We dealt with our customary customer representative, andthe first thing we foundout is that the TFSA is actually an account for a single person, OK, good to know that. We also found out that my wife and I can set up accounts so we can actually shelter $10,000 a year instead of just $5,000 which is a good thing.

Our next knowledge point was that the TFSA is actually not going to be set up until January 2nd, which I assumed would be the case, so we were in fact only “pre-registering” for the investment vehicle.

TD offers a bunch of different TFSA vehicles, but I had already decided that a true investment account with TD Waterhouse gives me the most flexibility, so that is the vehicle we used for the TFSA. Half way through signing a bunch of documents another important knowledge point was divulged by our Customer Service agent, evidently with a TD Waterhouse TFSA there is a $50.00 service charge every year.

I was lucky that my wife was present because I am sure I would have said “WTF!”, but I asked for the rep to repeat  what she had said, and she said that since this is a TD Waterhouse account there is a $50 fee every year (on top of all stock purchase fees and such), however, if I E-Register this fee would be waived (I am not clear if it is waived in perpetuity or just this year), so I will be E-registering, but this one point threw me for a bit of a loop.

So from this, gentle reader, I hope you have learned a few of the pit falls and points you should be taking into consideration when you go and set up your TFSA account with your savings institution of choice.

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Boxing Day: Just because it’s on sale…

… doesn’t mean you have to buy it!

This is the mantra you should be repeating to yourself as you walk through the Boxing Day sales.

Just because the “Deluxe Cheese Straightener” is 75% off,  do you really need it? Impulse buying is what Boxing Day sales are all about, if you don’t have a plan on what you want to buy.

Mrs. Caj was pointing an accusatory finger at me when I told her about this posting, because we did manage to find a Wii Fit on December 23rd, by simply walking into a Best Buy at 8:27 PM walking into the aisle where the Wii Fit would be, picking one out of the just opened box and walking away with it. Mrs. Caj and I chuckled the whole way out of the store.

Was this impulse buying? I’ll plead sort of guilty, because we did have some money left over (cash given to us by a relative, thus this was bought with cash) and we were planning on buying the Fit, however, we had also decided that we were going to wait until the next birthday to get it. Is this impulse buying? I’ll plead guilty on this one.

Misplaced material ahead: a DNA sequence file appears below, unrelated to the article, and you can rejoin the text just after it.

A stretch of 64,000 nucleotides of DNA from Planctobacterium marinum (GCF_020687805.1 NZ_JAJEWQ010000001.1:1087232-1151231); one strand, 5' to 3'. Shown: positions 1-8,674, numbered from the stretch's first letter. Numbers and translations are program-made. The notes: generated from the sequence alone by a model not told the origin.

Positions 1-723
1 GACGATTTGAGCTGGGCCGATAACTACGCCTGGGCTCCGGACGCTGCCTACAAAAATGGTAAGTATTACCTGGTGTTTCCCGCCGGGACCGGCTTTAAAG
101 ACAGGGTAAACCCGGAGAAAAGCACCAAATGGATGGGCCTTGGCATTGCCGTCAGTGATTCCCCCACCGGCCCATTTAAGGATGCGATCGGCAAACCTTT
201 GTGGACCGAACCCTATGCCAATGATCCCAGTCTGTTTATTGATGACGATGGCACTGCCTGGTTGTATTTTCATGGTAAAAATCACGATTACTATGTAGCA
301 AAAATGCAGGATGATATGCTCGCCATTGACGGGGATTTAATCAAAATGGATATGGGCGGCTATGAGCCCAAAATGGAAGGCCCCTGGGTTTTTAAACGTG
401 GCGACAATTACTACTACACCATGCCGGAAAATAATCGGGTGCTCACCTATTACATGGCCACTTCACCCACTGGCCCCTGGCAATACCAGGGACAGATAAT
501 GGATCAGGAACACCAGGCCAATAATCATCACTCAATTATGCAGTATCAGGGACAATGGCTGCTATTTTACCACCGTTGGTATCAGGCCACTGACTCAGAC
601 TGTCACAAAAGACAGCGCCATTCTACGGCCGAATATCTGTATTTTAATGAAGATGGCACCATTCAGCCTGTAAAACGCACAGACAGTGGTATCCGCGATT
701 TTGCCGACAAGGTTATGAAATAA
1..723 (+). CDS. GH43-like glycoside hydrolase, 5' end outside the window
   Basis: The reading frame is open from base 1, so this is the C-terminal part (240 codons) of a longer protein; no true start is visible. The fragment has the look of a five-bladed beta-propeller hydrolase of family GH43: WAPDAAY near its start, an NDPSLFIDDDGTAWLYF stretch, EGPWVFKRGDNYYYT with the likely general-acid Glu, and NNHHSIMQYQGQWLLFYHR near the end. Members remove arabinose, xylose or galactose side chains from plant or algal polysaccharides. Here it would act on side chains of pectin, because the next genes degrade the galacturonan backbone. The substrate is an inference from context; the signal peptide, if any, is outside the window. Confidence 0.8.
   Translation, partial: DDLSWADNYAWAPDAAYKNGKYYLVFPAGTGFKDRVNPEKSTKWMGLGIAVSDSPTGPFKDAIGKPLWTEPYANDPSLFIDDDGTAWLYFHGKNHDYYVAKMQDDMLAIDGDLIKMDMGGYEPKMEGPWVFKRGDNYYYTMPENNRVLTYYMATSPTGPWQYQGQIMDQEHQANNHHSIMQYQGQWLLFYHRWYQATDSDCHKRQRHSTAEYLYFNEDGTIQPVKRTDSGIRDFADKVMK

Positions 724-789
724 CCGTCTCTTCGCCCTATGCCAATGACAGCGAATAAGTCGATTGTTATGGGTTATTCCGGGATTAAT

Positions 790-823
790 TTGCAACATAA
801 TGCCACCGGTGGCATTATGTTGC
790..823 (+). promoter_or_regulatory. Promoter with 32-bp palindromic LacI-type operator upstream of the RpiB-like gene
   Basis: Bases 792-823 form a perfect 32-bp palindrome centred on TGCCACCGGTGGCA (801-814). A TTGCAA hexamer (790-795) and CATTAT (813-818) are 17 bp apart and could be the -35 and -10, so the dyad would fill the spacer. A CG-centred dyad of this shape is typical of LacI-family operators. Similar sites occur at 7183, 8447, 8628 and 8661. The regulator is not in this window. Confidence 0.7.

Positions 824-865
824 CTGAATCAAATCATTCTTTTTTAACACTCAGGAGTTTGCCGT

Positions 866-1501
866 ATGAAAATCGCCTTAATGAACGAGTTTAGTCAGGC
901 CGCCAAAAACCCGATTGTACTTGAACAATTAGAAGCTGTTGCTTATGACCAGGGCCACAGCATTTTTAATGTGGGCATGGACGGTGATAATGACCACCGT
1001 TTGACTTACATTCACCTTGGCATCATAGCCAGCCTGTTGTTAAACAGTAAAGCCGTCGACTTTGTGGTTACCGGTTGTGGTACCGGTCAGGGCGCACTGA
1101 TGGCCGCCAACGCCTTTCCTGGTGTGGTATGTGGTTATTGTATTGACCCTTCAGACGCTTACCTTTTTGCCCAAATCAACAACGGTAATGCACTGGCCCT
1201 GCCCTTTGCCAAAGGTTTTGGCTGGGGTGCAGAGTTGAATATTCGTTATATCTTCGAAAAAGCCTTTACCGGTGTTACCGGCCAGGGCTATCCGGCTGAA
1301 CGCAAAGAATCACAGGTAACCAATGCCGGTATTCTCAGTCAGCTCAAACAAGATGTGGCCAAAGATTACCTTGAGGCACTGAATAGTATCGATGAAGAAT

Do I Really Need This?

Remember as you wander through the aisles of RABID shoppers, if you aren’t trying to get something you planned to buy, you are simply impulse buying (or doing some retail therapy), and that is a mistake.

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Merry Christmas 2008

Merry Christmas

I wish all my readers a Merry Christmas on this day. I wish you all joy and happiness.

For your reading pleasure while I enjoy this time for family here is a recap of the Advent Calendar.

Personal Finance Advent Calendar

  • Day 1: Empty Box
  • Day 2: TFSA
  • Day 3: A Safety Deposit Box
  • Day 4: What’s in your Safety Deposit Box?
  • Day 5: Your Will in a box
  • Day 6: A Credit Card Bill
  • Day 7: A Pointing Finger (Points)
  • Day 8: A Lamb
  • Day 9: Your Child’s Diploma
  • Day 10: A Cane
  • Day 11: A Home Inventory List
  • Day 12: A Bank Pasbook
  • Day 13: A Pair of Tiny Shoes (budgeting)
  • Day 14: A Stock Certificate for ACME Buggy Whips
  • Day 15: A Kettle (Charity)
  • Day 16: A Coffin
  • Day 17: A Scroll of Household Fix Ups
  • Day 18: A Wii Fit
  • Day 19: A Library Card
  • Day 20: A House Plan
  • Day 21: A Feather
  • Day 22: DVD of the Shawshank Redemption
  • Day 23: A Tuning Fork
  • Day 24: A Happy Face
  • Day 25: A Box of Chocolate Loonies
  • Enjoy the Holiday.